Charity Marketing on WeChat: Father Cashes In On Sick Daughter

Charity Marketing on WeChat: Father Cashes In On Sick Daughter. A father raising over 290,000 US$ in donations for his sick daughter via Chinese social media triggered controversy after netizens revealed he did not actually need this money at all. The post was published on Luo Er’s own Wechat account, where other several pieces also exposed the family’s struggle with illness and medical fees. However on November 30, only 5 days after Luo’s post went viral, other posts came up on Chinese social media that indicated Luo’s attempt might be a planned marketing campaign. Shady Charity Various sources on Chinese social media claim that Luo was collaborating with a financial marketing company that every repost of the article from the company’s public account would be awarded 1 RMB (±0.15US$). The number of tips given on the WeChat app quickly reached 50,000 RMB (±7255 US$), the maximum amount allowed by WeChat per article per day. This limit then led to people giving money to Luo Er individually through his own account; he received over 2 million RMB (±290,250US$) in tips within a time frame of 2 hours. Later on, the focus of the online debate shifted to the question of whether Luo should give the received money to charity, and to the overall problem of immoral charity marketing. A “Coldhearted” Society That Donated 2.7 Million RMB Pressured by the media, Luo Er accepted an video interview on November 30, in which he cried: “I’m so desperate…Nobody cares about my daughter…everybody only wonders if I’m a liar.” A Chinese netizen commented accordingly: “True, this is a coldhearted society that has donated over 2.7 million RMB for your daughter.” The mixed reactions of Chinese netizens expose the dilemma on charity marketing; one group claims that nobody has the right to judge Luo Er for making use of the online possibilities to raise money, while the other group insists that Luo’s behavior is immoral. Debate over WeChat Charity The option for large-scale donations via the Wechat ‘Wallet’ platform has been under discussion for some time.

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A father raising over 290,000 US$ in donations for his sick daughter via Chinese social media triggered controversy after netizens revealed he did not actually need this money at all.

The story of Luo Yixiao, a 5-year-old Chinese girl diagnosed with leukemia, whose father’s diary went viral with over 100,000 views in merely half a day on Chinese social media app Wechat, has been reported as a cyber marketing strategy only 5 days after it went viral. Chinese netizens’ heated debates again reveal existing dilemmas about charity marketing online.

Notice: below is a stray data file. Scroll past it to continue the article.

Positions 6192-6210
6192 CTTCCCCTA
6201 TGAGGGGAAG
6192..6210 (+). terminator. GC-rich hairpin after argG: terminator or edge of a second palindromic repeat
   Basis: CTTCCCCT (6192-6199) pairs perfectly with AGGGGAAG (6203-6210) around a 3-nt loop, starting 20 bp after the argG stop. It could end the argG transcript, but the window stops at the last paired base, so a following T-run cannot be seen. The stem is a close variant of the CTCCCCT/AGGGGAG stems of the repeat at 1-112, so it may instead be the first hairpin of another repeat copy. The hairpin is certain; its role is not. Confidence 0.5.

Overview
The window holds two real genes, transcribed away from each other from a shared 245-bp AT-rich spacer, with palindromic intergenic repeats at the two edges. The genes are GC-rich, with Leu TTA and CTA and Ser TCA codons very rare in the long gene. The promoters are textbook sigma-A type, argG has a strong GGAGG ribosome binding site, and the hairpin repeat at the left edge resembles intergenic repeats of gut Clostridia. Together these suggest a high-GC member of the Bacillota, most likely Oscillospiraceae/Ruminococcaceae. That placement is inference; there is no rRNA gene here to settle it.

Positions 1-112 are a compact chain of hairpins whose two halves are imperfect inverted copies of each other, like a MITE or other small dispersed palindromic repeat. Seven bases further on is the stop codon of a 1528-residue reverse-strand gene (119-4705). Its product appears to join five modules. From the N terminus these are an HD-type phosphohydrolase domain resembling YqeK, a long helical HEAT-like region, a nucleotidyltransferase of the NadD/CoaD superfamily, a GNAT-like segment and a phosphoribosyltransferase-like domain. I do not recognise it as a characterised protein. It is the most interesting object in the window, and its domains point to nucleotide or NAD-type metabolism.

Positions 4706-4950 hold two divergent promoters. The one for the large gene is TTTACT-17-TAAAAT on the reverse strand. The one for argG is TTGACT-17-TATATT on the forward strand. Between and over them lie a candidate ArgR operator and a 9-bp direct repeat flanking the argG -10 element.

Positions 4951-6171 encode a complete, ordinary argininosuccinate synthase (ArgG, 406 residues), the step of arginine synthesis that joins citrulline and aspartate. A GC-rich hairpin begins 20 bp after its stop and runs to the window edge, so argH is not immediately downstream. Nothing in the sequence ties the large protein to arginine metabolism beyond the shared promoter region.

The article, titled “Luo Yixiao, stay where you are!”, disclosed a father’s grief and helplessness in face of his daughter’s disease. It helped father Luo Er (罗尔) gain 2.7 million RMB (±391,800 US$) in donations since November 25.

The post was published on Luo Er’s own Wechat account, where other several pieces also exposed the family’s struggle with illness and medical fees.

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However on November 30, only 5 days after Luo’s post went viral, other posts came up on Chinese social media that indicated Luo’s attempt might be a planned marketing campaign. The news stirred netizens’ rage on Sina Weibo.

Netizens revealed that Luo currently owns 3 apartments and 2 cars, and that most of his daughter’s medical bills were already covered by insurance. Luo is now blamed for cheating those who gave donations, and for using an ill child for his own benefit – which also negatively influences the fate of those children in China facing illness who really have no means to bear medical costs.

Shady Charity

Various sources on Chinese social media claim that Luo was collaborating with a financial marketing company that every repost of the article from the company’s public account would be awarded 1 RMB (±0.15US$).

The number of tips given on the WeChat app quickly reached 50,000 RMB (±7255 US$), the maximum amount allowed by WeChat per article per day. This limit then led to people giving money to Luo Er individually through his own account; he received over 2 million RMB (±290,250US$) in tips within a time frame of 2 hours.

In response to netizens claiming that Luo received much more money than…

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